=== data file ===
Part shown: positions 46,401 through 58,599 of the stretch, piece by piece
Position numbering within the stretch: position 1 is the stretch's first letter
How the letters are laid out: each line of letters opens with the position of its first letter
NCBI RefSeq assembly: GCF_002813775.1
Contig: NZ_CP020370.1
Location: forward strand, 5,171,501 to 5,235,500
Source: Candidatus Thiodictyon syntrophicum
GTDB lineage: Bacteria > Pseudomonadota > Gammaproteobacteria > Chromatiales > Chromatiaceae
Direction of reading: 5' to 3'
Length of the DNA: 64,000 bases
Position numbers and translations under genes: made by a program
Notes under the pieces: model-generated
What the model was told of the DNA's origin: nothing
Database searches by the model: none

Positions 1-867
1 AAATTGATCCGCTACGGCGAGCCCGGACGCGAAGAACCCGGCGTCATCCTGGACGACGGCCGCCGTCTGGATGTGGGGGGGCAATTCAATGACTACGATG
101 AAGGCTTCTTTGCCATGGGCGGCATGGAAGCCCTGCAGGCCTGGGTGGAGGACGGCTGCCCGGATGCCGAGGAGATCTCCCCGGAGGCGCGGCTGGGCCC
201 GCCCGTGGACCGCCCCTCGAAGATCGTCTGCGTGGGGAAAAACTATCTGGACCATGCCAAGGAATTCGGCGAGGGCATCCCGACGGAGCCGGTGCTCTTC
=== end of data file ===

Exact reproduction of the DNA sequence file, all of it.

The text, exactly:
Part shown: positions 46,401 through 58,599 of the stretch, piece by piece
Position numbering within the stretch: position 1 is the stretch's first letter
How the letters are laid out: each line of letters opens with the position of its first letter
NCBI RefSeq assembly: GCF_002813775.1
Contig: NZ_CP020370.1
Location: forward strand, 5,171,501 to 5,235,500
Source: Candidatus Thiodictyon syntrophicum
GTDB lineage: Bacteria > Pseudomonadota > Gammaproteobacteria > Chromatiales > Chromatiaceae
Direction of reading: 5' to 3'
Length of the DNA: 64,000 bases
Position numbers and translations under genes: made by a program
Notes under the pieces: model-generated
What the model was told of the DNA's origin: nothing
Database searches by the model: none

Positions 1-867
1 AAATTGATCCGCTACGGCGAGCCCGGACGCGAAGAACCCGGCGTCATCCTGGACGACGGCCGCCGTCTGGATGTGGGGGGGCAATTCAATGACTACGATG
101 AAGGCTTCTTTGCCATGGGCGGCATGGAAGCCCTGCAGGCCTGGGTGGAGGACGGCTGCCCGGATGCCGAGGAGATCTCCCCGGAGGCGCGGCTGGGCCC
201 GCCCGTGGACCGCCCCTCGAAGATCGTCTGCGTGGGGAAAAACTATCTGGACCATGCCAAGGAATTCGGCGAGGGCATCCCGACGGAGCCGGTGCTCTTC